February 8, 2016
356 Antioxidants & Cancer [8 Feb 2016]
Last week I mentioned biomedical scientist Dr. Rhonda Patrick who was interviewed by Dr. Mercola about mitochondria. One of the video lectures on her website (foundmyfitness.com) is titled “Do Antioxidants Cause Cancer?”
Since oxidative damage from free radicals is known to cause cancer, and antioxidants protect us from that damage, it was believed that supplementing with antioxidants should prevent cancer. Research results, however, have been rather disappointing and in some cases found that antioxidants can even increase cancer risk. What’s going on?
Dr. Patrick explains that it is important to understand how antioxidants work and the context of the studies. It is now understood that free radicals play a beneficial role in the cells at low levels and in certain circumstances. One of these is in the role of apoptosis (programmed cell death) of damaged cells to prevent their proliferation into cancer. One study found that supplementing mice with vitamin E prevented DNA damage in the control group (without cancer) but increased the rate of cancer growth in the mice with cancer. The vitamin E prevented the activation of the Tumor Suppressor Genes which would have otherwise killed the cancer cells, and allowed them to proliferate faster. Patrick advised that vitamin E in doses near the RDA (22 IU/day in Canada) is probably beneficial unless you already have cancer in which case it should be avoided.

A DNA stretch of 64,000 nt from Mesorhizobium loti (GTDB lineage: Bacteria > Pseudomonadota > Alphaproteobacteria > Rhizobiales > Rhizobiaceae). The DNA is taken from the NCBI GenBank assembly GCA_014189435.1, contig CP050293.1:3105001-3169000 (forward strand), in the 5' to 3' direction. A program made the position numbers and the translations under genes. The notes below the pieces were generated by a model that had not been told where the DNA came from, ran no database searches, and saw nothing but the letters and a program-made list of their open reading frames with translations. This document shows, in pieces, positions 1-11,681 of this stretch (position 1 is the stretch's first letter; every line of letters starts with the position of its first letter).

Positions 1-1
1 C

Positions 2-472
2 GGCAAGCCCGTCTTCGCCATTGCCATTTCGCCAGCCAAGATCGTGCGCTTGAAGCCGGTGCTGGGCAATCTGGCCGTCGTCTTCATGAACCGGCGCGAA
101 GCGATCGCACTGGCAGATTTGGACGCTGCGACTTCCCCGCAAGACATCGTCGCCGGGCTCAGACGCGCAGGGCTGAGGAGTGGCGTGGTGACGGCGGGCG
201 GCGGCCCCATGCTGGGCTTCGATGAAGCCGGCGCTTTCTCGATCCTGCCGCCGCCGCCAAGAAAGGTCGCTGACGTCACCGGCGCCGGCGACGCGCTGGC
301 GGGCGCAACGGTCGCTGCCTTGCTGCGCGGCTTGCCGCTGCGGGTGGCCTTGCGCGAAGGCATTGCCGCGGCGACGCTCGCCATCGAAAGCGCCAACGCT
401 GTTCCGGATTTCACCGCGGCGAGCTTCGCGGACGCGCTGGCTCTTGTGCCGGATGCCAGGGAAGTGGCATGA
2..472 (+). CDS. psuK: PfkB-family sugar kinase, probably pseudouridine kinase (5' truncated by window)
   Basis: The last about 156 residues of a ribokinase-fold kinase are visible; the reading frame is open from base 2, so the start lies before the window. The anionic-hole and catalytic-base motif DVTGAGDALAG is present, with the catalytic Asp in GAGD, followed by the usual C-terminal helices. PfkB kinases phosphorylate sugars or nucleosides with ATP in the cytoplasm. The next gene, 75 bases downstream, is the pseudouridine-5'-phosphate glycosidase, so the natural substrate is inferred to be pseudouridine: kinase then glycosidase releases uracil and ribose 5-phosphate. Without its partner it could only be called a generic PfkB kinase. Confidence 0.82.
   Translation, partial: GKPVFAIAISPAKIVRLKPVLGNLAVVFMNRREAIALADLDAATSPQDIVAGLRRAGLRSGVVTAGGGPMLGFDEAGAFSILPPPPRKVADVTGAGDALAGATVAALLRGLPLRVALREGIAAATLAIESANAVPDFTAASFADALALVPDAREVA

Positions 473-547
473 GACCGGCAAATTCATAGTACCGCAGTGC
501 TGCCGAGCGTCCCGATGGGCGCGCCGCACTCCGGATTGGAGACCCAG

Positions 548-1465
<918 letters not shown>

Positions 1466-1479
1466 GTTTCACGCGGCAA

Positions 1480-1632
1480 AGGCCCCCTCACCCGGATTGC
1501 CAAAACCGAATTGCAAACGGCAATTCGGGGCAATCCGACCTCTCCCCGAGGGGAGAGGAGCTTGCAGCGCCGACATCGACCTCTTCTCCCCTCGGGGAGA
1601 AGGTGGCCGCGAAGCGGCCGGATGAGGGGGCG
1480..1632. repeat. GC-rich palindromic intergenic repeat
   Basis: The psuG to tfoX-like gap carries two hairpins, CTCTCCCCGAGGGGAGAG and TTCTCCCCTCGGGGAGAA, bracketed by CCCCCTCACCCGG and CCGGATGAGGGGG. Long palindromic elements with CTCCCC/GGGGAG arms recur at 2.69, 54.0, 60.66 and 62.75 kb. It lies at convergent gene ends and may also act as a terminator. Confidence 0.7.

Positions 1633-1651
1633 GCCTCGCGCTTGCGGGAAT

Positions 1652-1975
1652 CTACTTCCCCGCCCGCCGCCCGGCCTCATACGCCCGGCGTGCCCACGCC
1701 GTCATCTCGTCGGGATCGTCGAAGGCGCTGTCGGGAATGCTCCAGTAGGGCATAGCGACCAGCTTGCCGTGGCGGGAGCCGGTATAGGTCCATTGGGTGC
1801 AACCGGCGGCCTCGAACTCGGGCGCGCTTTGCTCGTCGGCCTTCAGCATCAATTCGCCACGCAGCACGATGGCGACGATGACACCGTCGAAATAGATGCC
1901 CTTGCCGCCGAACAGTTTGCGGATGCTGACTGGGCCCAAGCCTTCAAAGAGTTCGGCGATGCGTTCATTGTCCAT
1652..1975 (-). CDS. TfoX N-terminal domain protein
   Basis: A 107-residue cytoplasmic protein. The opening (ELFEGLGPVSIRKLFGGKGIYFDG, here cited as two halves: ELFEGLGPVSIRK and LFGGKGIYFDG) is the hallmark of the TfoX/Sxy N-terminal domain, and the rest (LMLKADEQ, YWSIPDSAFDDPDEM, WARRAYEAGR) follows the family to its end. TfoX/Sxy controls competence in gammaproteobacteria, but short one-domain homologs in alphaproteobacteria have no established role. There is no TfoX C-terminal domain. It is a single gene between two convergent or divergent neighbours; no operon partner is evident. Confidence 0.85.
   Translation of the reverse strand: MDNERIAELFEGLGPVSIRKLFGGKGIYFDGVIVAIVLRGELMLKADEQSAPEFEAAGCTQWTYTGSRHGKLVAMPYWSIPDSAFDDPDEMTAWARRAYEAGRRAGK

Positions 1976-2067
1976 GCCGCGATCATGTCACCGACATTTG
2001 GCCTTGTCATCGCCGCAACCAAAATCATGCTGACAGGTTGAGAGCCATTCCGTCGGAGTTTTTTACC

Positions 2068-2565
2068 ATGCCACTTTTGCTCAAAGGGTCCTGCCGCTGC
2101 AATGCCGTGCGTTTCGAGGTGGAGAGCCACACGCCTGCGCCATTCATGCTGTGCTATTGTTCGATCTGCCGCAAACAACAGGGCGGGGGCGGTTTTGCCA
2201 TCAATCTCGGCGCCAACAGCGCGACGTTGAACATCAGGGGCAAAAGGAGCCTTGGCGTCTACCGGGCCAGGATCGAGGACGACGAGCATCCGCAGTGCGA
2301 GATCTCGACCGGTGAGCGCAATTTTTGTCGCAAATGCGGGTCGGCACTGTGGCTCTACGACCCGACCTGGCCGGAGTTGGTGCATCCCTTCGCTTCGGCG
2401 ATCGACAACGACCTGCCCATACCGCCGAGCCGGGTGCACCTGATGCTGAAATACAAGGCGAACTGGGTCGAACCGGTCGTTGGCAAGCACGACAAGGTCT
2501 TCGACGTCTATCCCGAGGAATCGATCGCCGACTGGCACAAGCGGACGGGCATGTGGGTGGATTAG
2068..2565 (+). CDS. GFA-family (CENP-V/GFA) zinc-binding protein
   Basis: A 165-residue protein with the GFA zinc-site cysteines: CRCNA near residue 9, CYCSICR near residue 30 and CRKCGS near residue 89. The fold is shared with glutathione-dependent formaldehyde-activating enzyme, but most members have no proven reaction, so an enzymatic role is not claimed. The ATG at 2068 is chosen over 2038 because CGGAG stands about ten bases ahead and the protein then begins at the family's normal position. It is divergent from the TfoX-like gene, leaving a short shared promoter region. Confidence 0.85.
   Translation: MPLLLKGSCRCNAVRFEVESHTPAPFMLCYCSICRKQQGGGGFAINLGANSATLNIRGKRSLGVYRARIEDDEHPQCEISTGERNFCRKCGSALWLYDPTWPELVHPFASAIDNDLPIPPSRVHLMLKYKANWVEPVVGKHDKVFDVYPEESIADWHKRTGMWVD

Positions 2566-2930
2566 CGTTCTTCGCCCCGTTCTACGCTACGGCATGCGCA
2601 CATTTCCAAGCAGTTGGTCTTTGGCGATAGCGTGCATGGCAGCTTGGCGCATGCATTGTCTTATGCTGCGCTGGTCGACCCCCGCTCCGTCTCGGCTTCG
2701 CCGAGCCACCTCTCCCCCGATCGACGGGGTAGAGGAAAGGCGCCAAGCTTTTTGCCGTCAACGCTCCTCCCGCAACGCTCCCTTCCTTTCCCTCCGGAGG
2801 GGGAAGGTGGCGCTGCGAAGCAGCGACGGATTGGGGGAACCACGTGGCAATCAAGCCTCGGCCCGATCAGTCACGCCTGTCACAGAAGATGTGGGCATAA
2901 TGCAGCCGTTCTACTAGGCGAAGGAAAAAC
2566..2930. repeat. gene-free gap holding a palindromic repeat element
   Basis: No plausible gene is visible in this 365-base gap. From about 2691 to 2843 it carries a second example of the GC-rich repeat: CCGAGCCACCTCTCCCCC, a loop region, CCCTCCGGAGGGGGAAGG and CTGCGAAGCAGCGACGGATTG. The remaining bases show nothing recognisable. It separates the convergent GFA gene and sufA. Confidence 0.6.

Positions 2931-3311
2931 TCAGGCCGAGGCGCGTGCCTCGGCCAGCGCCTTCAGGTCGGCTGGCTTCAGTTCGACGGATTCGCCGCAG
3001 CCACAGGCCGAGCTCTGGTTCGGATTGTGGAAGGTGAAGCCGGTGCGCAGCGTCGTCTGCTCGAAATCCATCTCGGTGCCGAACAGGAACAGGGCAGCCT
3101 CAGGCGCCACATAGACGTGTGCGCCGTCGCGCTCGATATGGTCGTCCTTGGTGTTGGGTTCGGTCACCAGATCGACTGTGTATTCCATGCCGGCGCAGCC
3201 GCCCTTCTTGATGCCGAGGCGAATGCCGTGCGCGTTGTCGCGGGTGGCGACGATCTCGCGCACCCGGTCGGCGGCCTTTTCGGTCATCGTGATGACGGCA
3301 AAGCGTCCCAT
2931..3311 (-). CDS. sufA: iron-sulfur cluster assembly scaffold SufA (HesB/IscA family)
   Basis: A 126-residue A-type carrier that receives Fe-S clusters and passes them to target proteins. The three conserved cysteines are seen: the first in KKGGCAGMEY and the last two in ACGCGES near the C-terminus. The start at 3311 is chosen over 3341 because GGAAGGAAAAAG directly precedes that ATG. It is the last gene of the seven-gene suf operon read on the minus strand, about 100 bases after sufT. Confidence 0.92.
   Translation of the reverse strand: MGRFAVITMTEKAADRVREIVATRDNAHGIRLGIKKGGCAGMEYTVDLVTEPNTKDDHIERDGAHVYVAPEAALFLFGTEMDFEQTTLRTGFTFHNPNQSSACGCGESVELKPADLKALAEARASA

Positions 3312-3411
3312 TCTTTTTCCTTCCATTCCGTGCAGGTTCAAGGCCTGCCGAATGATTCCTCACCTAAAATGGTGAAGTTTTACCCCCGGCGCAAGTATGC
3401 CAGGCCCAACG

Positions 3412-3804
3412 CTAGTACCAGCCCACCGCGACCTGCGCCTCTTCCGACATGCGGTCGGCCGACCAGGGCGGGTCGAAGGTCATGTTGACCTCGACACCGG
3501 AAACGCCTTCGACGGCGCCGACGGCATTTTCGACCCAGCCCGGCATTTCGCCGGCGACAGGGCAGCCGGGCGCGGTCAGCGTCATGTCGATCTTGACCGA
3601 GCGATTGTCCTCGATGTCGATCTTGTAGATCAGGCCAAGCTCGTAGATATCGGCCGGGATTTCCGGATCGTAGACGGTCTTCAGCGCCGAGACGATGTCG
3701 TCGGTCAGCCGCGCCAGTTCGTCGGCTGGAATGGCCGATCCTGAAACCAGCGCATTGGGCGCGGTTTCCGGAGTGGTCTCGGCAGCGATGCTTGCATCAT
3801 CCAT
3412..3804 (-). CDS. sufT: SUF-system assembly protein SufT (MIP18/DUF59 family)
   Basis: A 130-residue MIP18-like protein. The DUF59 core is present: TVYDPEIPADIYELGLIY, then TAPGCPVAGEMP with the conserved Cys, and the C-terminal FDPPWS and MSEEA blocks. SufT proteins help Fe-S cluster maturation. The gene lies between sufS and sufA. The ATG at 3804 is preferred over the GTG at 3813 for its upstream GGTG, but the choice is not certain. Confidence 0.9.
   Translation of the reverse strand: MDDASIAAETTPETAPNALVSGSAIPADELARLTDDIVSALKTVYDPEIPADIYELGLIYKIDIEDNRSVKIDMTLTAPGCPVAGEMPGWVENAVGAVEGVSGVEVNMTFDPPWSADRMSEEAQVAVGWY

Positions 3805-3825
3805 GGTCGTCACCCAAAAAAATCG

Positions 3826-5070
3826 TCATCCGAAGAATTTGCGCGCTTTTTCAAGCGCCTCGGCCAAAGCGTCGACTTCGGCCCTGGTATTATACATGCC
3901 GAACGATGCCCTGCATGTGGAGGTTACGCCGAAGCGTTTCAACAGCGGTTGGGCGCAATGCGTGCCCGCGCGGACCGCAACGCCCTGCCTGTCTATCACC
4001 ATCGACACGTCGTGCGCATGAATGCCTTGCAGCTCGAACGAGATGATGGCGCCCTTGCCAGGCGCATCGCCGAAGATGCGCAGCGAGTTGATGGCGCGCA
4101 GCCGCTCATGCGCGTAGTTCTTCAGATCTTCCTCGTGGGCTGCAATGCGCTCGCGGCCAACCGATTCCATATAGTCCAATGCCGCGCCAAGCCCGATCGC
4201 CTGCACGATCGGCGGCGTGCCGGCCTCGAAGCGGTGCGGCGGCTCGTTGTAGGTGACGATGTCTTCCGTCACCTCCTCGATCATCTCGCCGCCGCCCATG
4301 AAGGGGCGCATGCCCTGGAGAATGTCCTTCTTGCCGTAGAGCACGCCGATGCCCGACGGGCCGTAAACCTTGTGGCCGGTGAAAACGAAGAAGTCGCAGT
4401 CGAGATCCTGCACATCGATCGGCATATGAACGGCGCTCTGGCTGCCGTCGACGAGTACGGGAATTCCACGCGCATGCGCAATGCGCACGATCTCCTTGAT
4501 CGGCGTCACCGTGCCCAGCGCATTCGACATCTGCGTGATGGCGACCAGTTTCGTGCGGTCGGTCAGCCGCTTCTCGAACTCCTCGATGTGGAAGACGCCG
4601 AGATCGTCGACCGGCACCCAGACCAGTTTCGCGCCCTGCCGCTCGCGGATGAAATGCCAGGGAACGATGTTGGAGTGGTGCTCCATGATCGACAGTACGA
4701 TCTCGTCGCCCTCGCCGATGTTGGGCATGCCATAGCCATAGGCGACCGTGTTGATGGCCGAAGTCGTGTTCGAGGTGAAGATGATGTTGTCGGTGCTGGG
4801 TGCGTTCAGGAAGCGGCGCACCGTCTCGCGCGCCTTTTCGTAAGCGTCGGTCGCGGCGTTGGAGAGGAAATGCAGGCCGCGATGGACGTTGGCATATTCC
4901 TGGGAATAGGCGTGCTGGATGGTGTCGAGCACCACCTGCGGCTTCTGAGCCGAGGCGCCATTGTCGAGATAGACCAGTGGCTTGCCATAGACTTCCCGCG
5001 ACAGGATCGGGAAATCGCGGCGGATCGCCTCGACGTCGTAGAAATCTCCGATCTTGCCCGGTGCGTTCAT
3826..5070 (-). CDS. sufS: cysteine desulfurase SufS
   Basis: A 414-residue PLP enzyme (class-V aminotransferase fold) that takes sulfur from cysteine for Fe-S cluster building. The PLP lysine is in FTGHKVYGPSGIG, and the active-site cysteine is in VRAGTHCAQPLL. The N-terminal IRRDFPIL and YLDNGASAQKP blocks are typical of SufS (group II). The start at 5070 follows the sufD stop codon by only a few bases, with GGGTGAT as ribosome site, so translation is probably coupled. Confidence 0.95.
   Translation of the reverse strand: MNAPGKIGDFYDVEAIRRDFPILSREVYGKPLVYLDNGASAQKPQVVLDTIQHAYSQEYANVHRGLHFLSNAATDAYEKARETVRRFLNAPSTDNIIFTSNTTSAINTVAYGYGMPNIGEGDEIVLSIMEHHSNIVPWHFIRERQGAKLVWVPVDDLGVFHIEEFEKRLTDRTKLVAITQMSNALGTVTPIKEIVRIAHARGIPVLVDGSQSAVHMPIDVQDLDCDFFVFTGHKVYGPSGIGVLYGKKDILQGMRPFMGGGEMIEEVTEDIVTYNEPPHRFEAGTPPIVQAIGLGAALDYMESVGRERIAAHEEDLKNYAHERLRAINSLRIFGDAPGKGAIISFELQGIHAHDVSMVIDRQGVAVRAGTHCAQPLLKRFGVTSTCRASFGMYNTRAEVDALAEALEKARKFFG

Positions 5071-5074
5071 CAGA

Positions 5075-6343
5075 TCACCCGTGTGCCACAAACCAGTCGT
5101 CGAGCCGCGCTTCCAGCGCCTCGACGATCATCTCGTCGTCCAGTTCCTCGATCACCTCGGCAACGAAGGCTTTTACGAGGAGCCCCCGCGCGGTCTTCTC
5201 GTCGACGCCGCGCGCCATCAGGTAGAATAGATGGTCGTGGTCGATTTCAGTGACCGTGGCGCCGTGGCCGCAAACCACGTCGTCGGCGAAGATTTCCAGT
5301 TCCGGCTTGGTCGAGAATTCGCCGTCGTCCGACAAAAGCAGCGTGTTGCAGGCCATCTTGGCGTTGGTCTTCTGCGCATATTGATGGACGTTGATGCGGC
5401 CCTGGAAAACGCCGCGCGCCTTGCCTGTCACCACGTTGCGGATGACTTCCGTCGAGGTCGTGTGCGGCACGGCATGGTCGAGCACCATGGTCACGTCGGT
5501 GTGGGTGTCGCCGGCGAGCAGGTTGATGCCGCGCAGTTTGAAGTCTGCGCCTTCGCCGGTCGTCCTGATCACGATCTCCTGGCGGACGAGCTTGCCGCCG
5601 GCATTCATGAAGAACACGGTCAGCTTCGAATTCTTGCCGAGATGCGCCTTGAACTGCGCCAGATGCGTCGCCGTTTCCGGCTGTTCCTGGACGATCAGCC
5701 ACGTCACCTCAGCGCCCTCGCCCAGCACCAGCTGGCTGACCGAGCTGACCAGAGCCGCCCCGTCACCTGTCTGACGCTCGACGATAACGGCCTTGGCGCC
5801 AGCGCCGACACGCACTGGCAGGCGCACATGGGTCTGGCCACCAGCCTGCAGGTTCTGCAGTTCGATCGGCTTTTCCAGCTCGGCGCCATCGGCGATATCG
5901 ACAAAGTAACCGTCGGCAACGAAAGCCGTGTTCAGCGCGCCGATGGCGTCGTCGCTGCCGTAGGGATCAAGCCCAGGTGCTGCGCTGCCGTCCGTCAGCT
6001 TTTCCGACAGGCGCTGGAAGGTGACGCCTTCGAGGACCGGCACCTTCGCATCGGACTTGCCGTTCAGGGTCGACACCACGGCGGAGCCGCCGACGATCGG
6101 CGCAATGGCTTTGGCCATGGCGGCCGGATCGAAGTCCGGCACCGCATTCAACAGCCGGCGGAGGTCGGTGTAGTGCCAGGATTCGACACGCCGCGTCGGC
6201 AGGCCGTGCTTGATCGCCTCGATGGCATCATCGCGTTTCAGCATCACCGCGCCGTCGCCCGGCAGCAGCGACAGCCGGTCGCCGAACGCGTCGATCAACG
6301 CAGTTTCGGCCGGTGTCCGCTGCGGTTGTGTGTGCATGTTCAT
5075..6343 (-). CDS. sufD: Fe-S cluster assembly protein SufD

The Selenium and Vitamin E Cancer Prevention Trial (SELECT) found a statistically increased risk of prostate cancer in men taking alpha tocopherol (400 IU) but not in those also taking selenium (200 mcg). Patrick explains that mega doses of alpha tocopherol depletes levels of another form of vitamin E, gamma tocopherol. Previous studies found the risk of prostate cancer was 5 times higher in men with the lowest gamma tocopherol levels compared with the highest. Gamma, but not alpha, tocopherol acts on a group of free radicals called Reactive Nitrogen Species (RNS) which are involved in prostate cancer. Selenium, as part of a compound called Selenoprotein P, also protects against the RNS free radicals. Patrick’s conclusion: if you supplement with vitamin E, choose one with both alpha and gamma tocopherols, and again stay close to the RDA.
For more information on this or other natural health topics, stop in and talk to Stan; for medical advice consult your licensed health practitioner.